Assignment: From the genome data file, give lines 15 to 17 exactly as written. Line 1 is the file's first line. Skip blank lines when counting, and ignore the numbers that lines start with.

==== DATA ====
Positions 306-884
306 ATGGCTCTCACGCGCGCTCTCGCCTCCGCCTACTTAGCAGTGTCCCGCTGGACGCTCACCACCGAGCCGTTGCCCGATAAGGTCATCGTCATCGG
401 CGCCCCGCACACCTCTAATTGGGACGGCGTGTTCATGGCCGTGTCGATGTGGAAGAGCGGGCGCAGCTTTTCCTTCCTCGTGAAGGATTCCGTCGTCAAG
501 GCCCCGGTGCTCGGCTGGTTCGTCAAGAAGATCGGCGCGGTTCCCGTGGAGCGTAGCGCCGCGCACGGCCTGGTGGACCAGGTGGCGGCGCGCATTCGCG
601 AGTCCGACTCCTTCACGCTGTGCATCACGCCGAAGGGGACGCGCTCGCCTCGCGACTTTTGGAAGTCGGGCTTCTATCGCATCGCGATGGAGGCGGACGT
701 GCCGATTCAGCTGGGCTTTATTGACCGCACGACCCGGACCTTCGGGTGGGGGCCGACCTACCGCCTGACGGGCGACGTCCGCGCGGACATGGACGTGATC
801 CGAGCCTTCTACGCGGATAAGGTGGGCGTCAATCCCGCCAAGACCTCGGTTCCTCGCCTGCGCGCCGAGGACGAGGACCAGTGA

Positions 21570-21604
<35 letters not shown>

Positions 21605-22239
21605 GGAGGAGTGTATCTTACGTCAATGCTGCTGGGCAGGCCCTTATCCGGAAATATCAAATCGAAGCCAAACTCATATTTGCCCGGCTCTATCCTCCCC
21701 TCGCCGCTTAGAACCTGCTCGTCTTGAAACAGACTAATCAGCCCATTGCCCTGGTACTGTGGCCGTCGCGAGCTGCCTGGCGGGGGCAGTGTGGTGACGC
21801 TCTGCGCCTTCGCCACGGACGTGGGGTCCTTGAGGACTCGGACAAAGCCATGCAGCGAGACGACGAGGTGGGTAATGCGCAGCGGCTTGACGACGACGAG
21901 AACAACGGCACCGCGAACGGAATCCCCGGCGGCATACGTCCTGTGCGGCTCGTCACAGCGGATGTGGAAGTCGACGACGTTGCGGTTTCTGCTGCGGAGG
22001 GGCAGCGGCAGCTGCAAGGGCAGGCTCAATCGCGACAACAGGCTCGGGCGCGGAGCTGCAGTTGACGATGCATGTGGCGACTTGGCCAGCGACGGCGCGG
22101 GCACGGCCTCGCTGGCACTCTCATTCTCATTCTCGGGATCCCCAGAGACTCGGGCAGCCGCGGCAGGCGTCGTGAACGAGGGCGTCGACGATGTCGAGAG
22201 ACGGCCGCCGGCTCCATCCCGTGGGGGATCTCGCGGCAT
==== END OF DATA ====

22001 GGCAGCGGCAGCTGCAAGGGCAGGCTCAATCGCGACAACAGGCTCGGGCGCGGAGCTGCAGTTGACGATGCATGTGGCGACTTGGCCAGCGACGGCGCGG
22101 GCACGGCCTCGCTGGCACTCTCATTCTCATTCTCGGGATCCCCAGAGACTCGGGCAGCCGCGGCAGGCGTCGTGAACGAGGGCGTCGACGATGTCGAGAG
22201 ACGGCCGCCGGCTCCATCCCGTGGGGGATCTCGCGGCAT